3. Concrete is a bad name, but basically once you’ve done your best to negate the abstraction, you should be left either with nothing as your idea was wrong and completely unsalvageable (return to step one) or you should have helped move your abstraction closer to the real (material) world, and can use it to better describe the world. In essence you start with the simple abstraction, and through negation to bring it’s abstracted parts at least partially back together in a way that effectively describes, and ideally helps predicts the world.

4. Same as step one, but you take your idea from step 3 and feed it back though, in an endless cycle as you attempt to approach a perfectly accurate description of reality.

Is that all correct and accurate? Probably not, but if not I can certainly run in it back through the system, because the funny thing was, if I’m even close to being right, I have been doing material dialectics all along.

Questions and comments are more than welcome. If you know a fair bit about Marxism even better, but regardless I’ll keep up my investigations, and share again when I have something of interest.

Withteeth

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Quick Question: Would you be willing to…


Would you be willing to pay more taxes to help pay for cost of immigrants moving to your country, making sure they had a fair chance to make a life for themselves. Lets also assume that these immigrant are emigrating from their home country due to serve social and economic instability.

I’ve left it fairly vague so feel free to leave your deeper rational, and what qualifiers are informant for you.

 

Withteeth


I’m At a Loss


I’ve been finding it difficult to come up with ideas for blog posts, which is why this blog hasn’t been very active lately. As such, I’d like to leave it up to the readers: what would you like us to write about? Would you like to know something specific about our atheism? Do you have an argument that you’d like us to address? Would you like us to discuss a particular book? Do you have any questions about Philosophy, Biology, or History? Would you like to know our stance on a particular feminist issue? Is there something else you’d like us to write on? Let us know in the comment section.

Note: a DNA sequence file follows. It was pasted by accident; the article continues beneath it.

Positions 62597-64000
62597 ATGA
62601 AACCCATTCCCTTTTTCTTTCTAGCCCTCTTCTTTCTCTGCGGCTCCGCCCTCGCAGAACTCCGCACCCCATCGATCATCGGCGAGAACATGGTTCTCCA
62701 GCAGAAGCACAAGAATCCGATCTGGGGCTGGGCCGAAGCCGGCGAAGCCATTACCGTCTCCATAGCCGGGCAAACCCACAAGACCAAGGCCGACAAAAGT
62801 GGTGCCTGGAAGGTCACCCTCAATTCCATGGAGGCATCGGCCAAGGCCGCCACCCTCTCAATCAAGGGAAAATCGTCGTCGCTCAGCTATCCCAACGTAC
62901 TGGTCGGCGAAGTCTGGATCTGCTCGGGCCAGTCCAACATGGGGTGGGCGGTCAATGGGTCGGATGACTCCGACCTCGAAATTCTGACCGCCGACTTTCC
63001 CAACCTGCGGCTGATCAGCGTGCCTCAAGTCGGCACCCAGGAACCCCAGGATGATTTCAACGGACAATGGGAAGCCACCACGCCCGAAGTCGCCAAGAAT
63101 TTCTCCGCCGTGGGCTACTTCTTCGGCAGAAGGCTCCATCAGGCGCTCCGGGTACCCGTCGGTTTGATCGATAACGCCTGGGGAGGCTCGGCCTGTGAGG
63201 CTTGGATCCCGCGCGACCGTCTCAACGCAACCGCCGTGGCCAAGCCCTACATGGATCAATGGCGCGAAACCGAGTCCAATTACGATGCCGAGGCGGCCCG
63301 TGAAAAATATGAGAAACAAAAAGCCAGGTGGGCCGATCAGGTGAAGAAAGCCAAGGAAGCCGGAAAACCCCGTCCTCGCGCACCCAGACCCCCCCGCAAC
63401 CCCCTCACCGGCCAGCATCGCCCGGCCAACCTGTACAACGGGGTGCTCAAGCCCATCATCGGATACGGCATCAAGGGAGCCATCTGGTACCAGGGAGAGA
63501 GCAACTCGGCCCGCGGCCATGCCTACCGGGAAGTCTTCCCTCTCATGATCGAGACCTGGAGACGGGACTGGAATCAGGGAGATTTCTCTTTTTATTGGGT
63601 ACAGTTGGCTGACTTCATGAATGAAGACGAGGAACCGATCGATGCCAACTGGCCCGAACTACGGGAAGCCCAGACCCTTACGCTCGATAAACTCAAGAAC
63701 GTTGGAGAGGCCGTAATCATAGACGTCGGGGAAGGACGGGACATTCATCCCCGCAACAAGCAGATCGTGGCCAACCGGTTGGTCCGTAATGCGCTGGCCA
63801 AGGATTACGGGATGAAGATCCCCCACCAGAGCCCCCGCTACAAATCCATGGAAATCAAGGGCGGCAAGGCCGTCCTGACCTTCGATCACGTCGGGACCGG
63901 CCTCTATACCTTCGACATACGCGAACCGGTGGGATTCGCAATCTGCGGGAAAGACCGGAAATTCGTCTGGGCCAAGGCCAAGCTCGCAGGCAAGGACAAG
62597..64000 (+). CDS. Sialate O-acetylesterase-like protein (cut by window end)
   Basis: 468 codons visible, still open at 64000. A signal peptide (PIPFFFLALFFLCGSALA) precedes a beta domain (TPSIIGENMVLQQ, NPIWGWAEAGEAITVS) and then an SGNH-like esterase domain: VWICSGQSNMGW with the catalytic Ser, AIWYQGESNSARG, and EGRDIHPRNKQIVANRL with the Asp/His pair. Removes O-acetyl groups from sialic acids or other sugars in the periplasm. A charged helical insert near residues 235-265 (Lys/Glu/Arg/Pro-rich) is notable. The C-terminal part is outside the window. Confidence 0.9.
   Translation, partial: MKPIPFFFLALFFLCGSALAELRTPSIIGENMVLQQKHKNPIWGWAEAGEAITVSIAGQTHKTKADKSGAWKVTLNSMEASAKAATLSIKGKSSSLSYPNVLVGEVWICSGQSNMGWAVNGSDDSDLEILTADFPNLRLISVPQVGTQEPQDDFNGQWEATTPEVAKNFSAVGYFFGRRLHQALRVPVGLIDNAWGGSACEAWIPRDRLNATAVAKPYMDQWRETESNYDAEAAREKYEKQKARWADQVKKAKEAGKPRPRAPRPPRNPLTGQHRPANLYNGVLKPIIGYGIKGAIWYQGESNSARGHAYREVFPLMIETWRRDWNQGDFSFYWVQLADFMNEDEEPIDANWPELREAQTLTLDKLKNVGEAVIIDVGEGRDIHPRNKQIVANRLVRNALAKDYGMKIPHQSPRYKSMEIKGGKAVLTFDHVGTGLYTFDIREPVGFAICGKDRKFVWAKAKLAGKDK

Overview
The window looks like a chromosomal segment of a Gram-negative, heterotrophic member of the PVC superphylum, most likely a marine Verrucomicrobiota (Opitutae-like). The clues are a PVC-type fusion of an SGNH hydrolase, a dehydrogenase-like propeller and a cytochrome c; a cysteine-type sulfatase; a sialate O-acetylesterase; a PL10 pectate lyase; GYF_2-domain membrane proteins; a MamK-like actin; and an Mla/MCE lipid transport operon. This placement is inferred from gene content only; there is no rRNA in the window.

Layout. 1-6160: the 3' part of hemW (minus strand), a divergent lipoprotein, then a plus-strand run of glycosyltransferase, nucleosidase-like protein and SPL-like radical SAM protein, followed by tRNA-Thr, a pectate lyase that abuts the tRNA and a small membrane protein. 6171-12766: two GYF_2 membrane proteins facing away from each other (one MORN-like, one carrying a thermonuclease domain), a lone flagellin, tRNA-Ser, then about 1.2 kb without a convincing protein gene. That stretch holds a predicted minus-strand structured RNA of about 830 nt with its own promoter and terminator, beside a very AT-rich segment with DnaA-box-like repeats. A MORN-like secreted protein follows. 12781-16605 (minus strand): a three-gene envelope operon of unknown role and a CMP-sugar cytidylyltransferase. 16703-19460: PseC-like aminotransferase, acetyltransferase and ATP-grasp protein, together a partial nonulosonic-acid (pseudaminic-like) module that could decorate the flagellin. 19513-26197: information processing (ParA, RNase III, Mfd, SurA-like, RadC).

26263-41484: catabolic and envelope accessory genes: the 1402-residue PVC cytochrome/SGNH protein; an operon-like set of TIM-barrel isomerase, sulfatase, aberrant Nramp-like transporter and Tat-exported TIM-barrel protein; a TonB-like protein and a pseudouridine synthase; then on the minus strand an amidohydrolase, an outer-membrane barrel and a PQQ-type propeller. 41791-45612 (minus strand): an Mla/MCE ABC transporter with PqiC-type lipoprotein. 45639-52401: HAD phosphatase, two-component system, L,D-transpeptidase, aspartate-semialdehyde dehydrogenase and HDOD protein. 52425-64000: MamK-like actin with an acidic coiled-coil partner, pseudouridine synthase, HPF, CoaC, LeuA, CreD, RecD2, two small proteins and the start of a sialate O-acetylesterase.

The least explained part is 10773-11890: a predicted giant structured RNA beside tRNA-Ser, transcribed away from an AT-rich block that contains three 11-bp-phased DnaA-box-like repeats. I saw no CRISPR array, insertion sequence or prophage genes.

Absolutes claims, and why they should be avoided.


Absolute claims. Every thing, everyone, all, without exception. These are terms I’ve grown to dislike, and are terms I try to eliminate from my vocabulary. Why I do this is because I am not willing to say things are absolutely true, with a few exceptions. The certainty granted by these kinds of absolute statements are a powerful thing. Both when you talk with others and powerful in how it makes you think.

When we talk in certainties we not only run into the problem of misleading those we are talking too, but we can, in the long run, end up tricking ourselves into thinking that we are more certain then we actually have any right to be. There is some truth to those saying which go along the line of: Say something enough and it’ll become true. At least in our own minds that is. When we talk in unwarranted certainties we modify the dialogue we create a culture where where generalizations are true, where the complex is made to look simple, models (think economics) are instead facts of reality, and should it go on long enough soon lies and misconceptions become difficult to pull from the nuggets of wisdom. I’m not going to say this is 100% fact either, but it is how I see things to some extent. My solution is the try to strip much of the excess certainty out of my words as I can. Now I am certain of some thing things, and for those few things I and willing to claim certainly, but if I am unsure or can think of exceptions I think it is important to voice those as caveats in my language. Degrees of certainty are perfectly alright, but complete certainty is rarely warranted.

If I use terms like all, or every I better mean it, otherwise fundamentally I’m being unintentionally misleading at best, or outright lying at worst. I’ll grant a caveat to (obvious) hyperbole, and although it has a place it still shouldn’t be over used. I find by saying just a few extra words we not only become more truthful, but we can more easily open the door to discussion and the complexities which underlie the world we live on. Well that and just become better communicators, you can get yourself into all kinds of trouble with a careless statement. Particularly when grouping people together.